Strong written and verbal communication skills; familiarity with PASCO proprietary hardware and software; demonstrated ability to work well with students, faculty and staff in a diverse environment; familiarity with the LaTeX typesetting system; ability to create schematic drawings of experimental equipment; ability to revise current experiments and design new experiments; ability to design and perform basic repairs to electric circuits and electronic equipment; familiarity with basic experimental data analysis techniques and software tools; basic proficiency writing code in Python (or equivalent); familiarity with science education research; familiarity with studio-based instructional models;

Appointment Terms
This is a full time, 12-month permanent position with excellent benefits.

To Apply
For full consideration, interested applicants should submit letter of application, resume, names and contact information for three professional references to UConn Careers. Employment of the successful candidate is contingent upon the successful completion of a pre-employment criminal background check. (Search #2019124).
All employees are subject to adherence to the State Code of Ethics which may be found at

Astronomers granted early science time on James Webb space telescope

This item copied from the original UConn Today article by Elaina Hancock. The original article can be found here.

UConn on the Front Line to Glimpse Farthest Reaches of Universe

Two UConn physics professors will be among the world’s first scientists to explore the universe using the new James Webb Space Telescope when it is launched in 2019. The telescope, shown here at NASA’s Goddard Space Flight Center in Greenbelt, Maryland, is designed to be a large space-based observatory optimized for infrared wavelengths, and will be the successor to the Hubble Space Telescope and the Spitzer Space Telescope. (Photo by Alex Wong/Getty Images)

Two UConn physics professors will be among the world’s first scientists to explore the universe using the new James Webb Space Telescope, as announced earlier this month by the National Aeronautics and Space Administration.

[The] James Webb [Space Telescope] will begin teaching us entirely new things … things we don’t even know about. — Jonathan Trump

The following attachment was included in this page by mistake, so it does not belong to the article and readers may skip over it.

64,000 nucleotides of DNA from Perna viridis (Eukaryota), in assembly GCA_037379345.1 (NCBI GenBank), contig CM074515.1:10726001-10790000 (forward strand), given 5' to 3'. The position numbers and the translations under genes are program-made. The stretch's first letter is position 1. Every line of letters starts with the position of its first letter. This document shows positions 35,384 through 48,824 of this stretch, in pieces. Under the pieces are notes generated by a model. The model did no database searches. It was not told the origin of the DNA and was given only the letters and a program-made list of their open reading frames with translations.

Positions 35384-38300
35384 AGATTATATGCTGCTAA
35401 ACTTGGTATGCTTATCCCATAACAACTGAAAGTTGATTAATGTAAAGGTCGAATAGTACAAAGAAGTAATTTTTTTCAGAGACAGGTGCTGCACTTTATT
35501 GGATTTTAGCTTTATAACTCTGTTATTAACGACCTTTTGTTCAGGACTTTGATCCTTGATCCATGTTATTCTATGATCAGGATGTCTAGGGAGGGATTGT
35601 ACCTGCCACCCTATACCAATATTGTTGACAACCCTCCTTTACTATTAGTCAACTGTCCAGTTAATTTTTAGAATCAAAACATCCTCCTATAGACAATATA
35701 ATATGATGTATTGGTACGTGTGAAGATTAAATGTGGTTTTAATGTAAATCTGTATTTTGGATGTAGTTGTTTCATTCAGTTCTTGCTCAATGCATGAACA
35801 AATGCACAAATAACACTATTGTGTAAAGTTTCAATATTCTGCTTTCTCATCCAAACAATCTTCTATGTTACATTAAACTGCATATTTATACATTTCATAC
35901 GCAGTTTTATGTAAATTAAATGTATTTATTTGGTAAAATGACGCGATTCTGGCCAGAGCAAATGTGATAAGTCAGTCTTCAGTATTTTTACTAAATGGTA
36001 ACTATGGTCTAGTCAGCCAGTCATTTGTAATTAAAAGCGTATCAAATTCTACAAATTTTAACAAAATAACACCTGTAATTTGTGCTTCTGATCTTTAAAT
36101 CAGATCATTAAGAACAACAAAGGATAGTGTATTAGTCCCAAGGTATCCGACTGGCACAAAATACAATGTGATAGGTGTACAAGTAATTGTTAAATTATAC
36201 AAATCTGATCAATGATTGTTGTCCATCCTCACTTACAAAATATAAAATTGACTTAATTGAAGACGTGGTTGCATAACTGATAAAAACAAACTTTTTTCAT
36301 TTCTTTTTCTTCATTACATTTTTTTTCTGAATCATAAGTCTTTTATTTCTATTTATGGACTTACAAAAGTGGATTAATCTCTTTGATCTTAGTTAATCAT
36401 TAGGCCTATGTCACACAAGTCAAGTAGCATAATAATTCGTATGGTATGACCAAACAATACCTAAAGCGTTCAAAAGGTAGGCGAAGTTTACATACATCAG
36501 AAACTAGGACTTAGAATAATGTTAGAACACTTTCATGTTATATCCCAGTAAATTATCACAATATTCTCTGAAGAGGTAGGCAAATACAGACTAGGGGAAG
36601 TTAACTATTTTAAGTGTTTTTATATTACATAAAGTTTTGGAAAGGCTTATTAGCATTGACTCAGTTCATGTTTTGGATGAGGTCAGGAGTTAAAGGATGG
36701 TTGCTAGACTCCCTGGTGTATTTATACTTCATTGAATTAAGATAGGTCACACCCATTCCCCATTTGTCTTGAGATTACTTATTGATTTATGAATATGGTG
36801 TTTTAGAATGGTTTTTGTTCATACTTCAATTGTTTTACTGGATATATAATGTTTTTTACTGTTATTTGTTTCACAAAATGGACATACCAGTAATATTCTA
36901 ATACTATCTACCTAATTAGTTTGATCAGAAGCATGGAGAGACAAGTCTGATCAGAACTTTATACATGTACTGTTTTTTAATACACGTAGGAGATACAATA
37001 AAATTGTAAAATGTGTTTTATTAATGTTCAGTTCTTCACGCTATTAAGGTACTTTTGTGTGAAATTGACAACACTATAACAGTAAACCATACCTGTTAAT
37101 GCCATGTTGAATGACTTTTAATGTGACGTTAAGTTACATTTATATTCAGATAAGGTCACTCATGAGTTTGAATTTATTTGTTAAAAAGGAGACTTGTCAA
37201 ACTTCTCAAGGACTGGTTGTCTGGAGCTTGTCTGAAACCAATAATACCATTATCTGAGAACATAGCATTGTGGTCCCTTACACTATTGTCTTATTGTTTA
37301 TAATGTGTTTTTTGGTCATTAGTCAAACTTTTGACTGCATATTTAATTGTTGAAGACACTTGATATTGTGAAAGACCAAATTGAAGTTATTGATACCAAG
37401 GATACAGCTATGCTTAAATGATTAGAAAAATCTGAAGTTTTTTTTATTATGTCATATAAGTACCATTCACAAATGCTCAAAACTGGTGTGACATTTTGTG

Just like the highly anticipated release of a new phone, game, or gadget, astrophysicists worldwide are eager to start using the new telescope, the latest technology for viewing distant elements of our universe, which is currently set to launch in 2019. But rather than stand in line for hours outside a store, researchers had to submit compelling proposals to secure their spot in line and an opportunity to use the new technology.

The highly competitive, peer-reviewed James Webb Space Telescope Early Release Scienceprogram was created to test the capabilities of the new observatory and to showcase the tools the telescope is equipped with. Of more than 100 proposals submitted, only 13 were chosen to participate in the early release phase, including two separate proposals involving UConn researchers Kate Whitaker and Jonathan Trump, both assistant professors of physics.

Full-resolution mosaic of the CANDELS/EGS field, the survey field for the CEERS proposal’s research. (Anton M. Koekemoer/Space Telescope Science Institute)

Passing the Telescope Torch

The James Webb Space Telescope, designed to be a large space-based observatory optimized for infrared wavelengths, will be the successor to the Hubble Space Telescope. The Hubble telescope has been a versatile workhorse and vital tool since its launch in 1990, allowing researchers to peer deep into space and get crisp glimpses of distant galaxies.

But it has technological limitations, and is not currently scheduled for any upgrades or servicing. Since its last service in 2009, Whitaker says, many researchers have been keeping their fingers crossed that it would continue functioning. Hubble is currently the only way to make observations that are required for the type of research she and many others conduct.